Your eyes take in vast amounts of information about what’s around them, sending signals to the brain so you can see shapes, colours, texture and movement.
How do we see?
- Light reflects off objects and travels in a straight line to your eye.
- Light passes through the cornea, into the pupil and through the lens.
- The cornea and lens bend (refract) the light to focus on the retina.
- Photoreceptors on the retina convert the light into electrical impulses.
- The electrical impulses pass along the optic nerve to the brain.
- The brain processes the signals to create an image.
The role of the eyes
Your eyes play a crucial role in almost everything you do. Here are some of the main functions of the eye.
Seeing – Eyes take in light and convert it into electrical impulses that are sent to the brain, which processes these signals to form the images we see.
Moving – The six ‘extraocular’ muscles control the movement of the eye. Four move the eyeball up, down, left and right; two adjust the eyes to counterbalance head movement.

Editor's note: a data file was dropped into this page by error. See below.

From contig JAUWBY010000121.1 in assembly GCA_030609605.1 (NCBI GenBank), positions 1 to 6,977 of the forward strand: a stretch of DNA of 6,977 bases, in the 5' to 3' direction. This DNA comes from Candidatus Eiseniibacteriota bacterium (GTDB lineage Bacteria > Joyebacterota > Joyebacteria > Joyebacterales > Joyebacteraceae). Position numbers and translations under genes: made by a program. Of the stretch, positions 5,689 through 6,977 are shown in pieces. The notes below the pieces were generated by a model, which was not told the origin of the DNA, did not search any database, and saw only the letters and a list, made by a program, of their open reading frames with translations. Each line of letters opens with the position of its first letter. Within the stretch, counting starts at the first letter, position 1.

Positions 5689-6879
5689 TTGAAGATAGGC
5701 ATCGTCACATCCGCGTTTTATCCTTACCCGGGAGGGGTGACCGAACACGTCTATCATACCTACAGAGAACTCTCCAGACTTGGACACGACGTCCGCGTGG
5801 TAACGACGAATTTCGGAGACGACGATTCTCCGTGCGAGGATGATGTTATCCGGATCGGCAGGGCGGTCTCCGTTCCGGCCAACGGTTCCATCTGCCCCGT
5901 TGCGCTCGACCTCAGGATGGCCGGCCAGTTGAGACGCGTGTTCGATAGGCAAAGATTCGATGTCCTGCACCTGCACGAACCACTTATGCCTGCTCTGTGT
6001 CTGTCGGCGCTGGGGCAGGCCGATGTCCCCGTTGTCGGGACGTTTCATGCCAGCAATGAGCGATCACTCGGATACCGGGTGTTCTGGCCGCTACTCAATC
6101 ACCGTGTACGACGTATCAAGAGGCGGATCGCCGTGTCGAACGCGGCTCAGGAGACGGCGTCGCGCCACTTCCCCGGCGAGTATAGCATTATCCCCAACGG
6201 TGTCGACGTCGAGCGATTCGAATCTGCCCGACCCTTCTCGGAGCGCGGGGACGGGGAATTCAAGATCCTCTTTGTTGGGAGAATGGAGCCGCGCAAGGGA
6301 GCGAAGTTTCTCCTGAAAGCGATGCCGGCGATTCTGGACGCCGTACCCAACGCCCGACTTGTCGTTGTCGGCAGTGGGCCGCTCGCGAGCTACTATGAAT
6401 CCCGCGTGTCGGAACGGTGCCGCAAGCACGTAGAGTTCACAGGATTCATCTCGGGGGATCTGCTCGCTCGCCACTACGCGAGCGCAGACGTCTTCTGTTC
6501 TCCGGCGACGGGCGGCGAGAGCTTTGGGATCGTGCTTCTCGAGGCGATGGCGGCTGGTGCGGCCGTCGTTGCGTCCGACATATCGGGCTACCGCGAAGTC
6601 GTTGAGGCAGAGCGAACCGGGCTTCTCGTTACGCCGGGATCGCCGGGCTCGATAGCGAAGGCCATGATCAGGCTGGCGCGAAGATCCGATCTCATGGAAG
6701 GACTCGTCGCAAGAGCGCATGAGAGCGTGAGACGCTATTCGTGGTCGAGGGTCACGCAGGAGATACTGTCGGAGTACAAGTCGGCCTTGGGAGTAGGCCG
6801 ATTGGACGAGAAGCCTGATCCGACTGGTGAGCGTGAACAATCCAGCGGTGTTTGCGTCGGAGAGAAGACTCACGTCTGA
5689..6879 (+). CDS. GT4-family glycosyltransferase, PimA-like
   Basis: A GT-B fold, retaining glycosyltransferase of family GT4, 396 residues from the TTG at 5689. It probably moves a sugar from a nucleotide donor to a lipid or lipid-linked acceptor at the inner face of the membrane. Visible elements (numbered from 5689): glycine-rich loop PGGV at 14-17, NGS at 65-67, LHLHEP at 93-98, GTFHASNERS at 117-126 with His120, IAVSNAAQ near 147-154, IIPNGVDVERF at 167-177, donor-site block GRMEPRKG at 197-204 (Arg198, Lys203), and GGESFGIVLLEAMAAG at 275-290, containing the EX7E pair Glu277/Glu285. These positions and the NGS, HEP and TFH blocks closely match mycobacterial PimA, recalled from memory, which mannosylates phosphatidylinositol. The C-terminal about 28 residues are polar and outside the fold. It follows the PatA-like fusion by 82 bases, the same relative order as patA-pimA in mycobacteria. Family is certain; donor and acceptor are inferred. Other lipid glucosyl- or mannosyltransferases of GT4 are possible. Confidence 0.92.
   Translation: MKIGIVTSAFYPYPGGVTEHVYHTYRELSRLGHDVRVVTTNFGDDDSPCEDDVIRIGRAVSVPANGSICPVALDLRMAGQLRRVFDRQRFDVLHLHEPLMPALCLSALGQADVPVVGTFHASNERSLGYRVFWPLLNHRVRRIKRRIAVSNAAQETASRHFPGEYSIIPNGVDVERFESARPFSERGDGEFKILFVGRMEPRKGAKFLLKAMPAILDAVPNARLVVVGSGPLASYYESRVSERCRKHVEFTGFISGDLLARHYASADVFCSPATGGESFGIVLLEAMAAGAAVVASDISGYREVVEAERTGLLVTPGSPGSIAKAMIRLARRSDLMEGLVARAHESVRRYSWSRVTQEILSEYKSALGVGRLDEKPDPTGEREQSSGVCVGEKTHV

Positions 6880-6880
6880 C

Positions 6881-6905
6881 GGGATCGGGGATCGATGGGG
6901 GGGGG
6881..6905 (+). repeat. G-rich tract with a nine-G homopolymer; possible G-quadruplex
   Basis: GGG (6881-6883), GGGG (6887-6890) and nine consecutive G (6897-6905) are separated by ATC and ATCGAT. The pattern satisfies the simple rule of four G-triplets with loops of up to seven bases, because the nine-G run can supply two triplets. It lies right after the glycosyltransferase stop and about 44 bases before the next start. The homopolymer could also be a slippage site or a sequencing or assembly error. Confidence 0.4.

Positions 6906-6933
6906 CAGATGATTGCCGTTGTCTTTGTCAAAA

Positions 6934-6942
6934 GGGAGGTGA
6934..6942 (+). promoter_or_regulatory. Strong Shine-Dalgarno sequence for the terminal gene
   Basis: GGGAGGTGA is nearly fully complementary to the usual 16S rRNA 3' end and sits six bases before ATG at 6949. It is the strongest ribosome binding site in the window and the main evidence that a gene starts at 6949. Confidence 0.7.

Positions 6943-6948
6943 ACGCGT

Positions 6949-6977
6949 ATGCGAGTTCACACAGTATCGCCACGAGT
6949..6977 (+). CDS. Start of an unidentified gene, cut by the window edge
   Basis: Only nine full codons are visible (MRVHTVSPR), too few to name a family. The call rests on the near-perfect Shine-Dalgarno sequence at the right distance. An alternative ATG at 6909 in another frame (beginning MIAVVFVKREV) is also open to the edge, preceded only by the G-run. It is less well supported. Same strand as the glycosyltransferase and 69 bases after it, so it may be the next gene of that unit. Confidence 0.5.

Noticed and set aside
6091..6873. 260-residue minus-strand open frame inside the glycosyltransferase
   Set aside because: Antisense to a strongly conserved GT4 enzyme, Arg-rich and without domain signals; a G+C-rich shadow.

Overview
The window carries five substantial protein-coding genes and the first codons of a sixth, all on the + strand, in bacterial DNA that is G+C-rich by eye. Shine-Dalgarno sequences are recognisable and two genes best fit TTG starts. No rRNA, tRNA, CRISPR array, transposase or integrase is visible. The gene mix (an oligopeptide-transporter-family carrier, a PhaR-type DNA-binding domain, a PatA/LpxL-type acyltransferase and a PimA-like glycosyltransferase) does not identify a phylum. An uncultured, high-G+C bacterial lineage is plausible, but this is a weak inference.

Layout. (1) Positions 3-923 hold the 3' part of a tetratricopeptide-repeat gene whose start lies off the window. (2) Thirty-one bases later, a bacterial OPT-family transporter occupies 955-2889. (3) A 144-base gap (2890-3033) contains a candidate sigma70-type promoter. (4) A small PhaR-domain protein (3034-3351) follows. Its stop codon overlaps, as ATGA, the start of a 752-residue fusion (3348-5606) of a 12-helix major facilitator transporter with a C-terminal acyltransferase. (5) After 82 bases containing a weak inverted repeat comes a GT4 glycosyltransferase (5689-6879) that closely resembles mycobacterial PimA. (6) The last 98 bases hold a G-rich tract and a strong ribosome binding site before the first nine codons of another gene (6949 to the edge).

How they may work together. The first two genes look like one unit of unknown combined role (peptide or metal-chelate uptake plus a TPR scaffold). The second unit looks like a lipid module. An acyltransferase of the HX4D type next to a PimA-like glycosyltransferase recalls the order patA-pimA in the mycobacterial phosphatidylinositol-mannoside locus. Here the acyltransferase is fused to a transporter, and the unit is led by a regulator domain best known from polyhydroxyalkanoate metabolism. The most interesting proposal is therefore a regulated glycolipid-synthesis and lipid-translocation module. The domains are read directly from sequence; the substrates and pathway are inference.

Blinking – Every time you blink, a salty secretion (basal tears) from your tear gland is swept over the surface of the eye, keeping your eyeballs moist and clean. Muscles in the upper eyelid control the opening and shutting movement.
Crying – Tears – salty fluid containing protein, water, mucus and oil – are released from the lacrimal gland in the upper, outer region of the eye. Reflex tears protect the eye from irritants like smoke, dust and wind. Emotional tears are a response to sadness or joy – there’s a theory that ‘a good cry’ can help the body get rid of toxins and waste products.
Protecting – The eyes are set in sockets in the skull to protect them from injury. Eyelashes and eyelids keep out dust and dirt. Eyebrows are arched in shape to divert sweat away from your eyes.